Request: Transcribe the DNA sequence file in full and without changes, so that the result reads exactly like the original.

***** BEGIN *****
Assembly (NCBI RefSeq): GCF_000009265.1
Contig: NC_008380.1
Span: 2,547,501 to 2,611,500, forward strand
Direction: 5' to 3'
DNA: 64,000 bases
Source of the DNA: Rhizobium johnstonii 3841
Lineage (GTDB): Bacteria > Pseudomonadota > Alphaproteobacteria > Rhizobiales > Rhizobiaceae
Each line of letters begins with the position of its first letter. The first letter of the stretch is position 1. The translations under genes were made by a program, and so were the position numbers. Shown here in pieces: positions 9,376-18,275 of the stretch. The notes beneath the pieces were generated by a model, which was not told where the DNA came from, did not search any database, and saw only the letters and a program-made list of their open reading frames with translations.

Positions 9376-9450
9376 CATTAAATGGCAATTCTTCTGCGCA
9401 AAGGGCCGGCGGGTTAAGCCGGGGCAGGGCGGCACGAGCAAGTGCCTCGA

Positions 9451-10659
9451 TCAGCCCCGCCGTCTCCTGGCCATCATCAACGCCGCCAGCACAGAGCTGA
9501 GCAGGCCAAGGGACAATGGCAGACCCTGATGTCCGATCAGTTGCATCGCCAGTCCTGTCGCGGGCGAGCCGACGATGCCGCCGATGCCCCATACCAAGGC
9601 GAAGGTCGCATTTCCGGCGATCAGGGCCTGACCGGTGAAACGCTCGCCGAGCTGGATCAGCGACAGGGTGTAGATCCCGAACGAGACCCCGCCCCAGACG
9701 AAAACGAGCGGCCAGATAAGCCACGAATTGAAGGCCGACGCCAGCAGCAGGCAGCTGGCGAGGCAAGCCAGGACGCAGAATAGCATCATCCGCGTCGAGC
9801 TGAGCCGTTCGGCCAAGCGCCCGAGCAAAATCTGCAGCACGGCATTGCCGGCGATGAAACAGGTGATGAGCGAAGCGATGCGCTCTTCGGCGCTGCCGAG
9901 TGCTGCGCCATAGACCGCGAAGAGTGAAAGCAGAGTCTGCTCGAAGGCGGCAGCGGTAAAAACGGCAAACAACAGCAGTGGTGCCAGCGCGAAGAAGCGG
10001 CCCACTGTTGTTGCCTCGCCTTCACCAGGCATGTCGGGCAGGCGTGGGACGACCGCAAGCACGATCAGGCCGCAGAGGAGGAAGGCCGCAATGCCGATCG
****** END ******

Assembly (NCBI RefSeq): GCF_000009265.1
Contig: NC_008380.1
Span: 2,547,501 to 2,611,500, forward strand
Direction: 5' to 3'
DNA: 64,000 bases
Source of the DNA: Rhizobium johnstonii 3841
Lineage (GTDB): Bacteria > Pseudomonadota > Alphaproteobacteria > Rhizobiales > Rhizobiaceae
Each line of letters begins with the position of its first letter. The first letter of the stretch is position 1. The translations under genes were made by a program, and so were the position numbers. Shown here in pieces: positions 9,376-18,275 of the stretch. The notes beneath the pieces were generated by a model, which was not told where the DNA came from, did not search any database, and saw only the letters and a program-made list of their open reading frames with translations.

Positions 9376-9450
9376 CATTAAATGGCAATTCTTCTGCGCA
9401 AAGGGCCGGCGGGTTAAGCCGGGGCAGGGCGGCACGAGCAAGTGCCTCGA

Positions 9451-10659
9451 TCAGCCCCGCCGTCTCCTGGCCATCATCAACGCCGCCAGCACAGAGCTGA
9501 GCAGGCCAAGGGACAATGGCAGACCCTGATGTCCGATCAGTTGCATCGCCAGTCCTGTCGCGGGCGAGCCGACGATGCCGCCGATGCCCCATACCAAGGC
9601 GAAGGTCGCATTTCCGGCGATCAGGGCCTGACCGGTGAAACGCTCGCCGAGCTGGATCAGCGACAGGGTGTAGATCCCGAACGAGACCCCGCCCCAGACG
9701 AAAACGAGCGGCCAGATAAGCCACGAATTGAAGGCCGACGCCAGCAGCAGGCAGCTGGCGAGGCAAGCCAGGACGCAGAATAGCATCATCCGCGTCGAGC
9801 TGAGCCGTTCGGCCAAGCGCCCGAGCAAAATCTGCAGCACGGCATTGCCGGCGATGAAACAGGTGATGAGCGAAGCGATGCGCTCTTCGGCGCTGCCGAG
9901 TGCTGCGCCATAGACCGCGAAGAGTGAAAGCAGAGTCTGCTCGAAGGCGGCAGCGGTAAAAACGGCAAACAACAGCAGTGGTGCCAGCGCGAAGAAGCGG
10001 CCCACTGTTGTTGCCTCGCCTTCACCAGGCATGTCGGGCAGGCGTGGGACGACCGCAAGCACGATCAGGCCGCAGAGGAGGAAGGCCGCAATGCCGATCG